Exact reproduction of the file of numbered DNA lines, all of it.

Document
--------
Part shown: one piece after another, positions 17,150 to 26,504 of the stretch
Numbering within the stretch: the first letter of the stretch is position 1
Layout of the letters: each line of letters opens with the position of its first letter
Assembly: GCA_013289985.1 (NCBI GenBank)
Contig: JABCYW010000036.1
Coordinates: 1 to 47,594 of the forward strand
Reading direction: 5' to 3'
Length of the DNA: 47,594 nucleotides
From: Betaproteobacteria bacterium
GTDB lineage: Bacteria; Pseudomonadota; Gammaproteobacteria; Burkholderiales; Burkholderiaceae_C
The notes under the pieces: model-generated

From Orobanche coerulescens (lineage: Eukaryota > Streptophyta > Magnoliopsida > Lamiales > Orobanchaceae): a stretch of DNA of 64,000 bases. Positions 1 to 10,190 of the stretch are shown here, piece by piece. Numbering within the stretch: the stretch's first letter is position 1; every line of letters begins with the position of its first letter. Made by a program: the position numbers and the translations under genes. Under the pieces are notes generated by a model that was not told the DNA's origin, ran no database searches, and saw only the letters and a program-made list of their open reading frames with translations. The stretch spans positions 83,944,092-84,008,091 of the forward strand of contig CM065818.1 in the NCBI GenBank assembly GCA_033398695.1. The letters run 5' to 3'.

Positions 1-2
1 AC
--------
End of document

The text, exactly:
Part shown: one piece after another, positions 17,150 to 26,504 of the stretch
Numbering within the stretch: the first letter of the stretch is position 1
Layout of the letters: each line of letters opens with the position of its first letter
Assembly: GCA_013289985.1 (NCBI GenBank)
Contig: JABCYW010000036.1
Coordinates: 1 to 47,594 of the forward strand
Reading direction: 5' to 3'
Length of the DNA: 47,594 nucleotides
From: Betaproteobacteria bacterium
GTDB lineage: Bacteria; Pseudomonadota; Gammaproteobacteria; Burkholderiales; Burkholderiaceae_C
The notes under the pieces: model-generated

From Orobanche coerulescens (lineage: Eukaryota > Streptophyta > Magnoliopsida > Lamiales > Orobanchaceae): a stretch of DNA of 64,000 bases. Positions 1 to 10,190 of the stretch are shown here, piece by piece. Numbering within the stretch: the stretch's first letter is position 1; every line of letters begins with the position of its first letter. Made by a program: the position numbers and the translations under genes. Under the pieces are notes generated by a model that was not told the DNA's origin, ran no database searches, and saw only the letters and a program-made list of their open reading frames with translations. The stretch spans positions 83,944,092-84,008,091 of the forward strand of contig CM065818.1 in the NCBI GenBank assembly GCA_033398695.1. The letters run 5' to 3'.

Positions 1-2
1 AC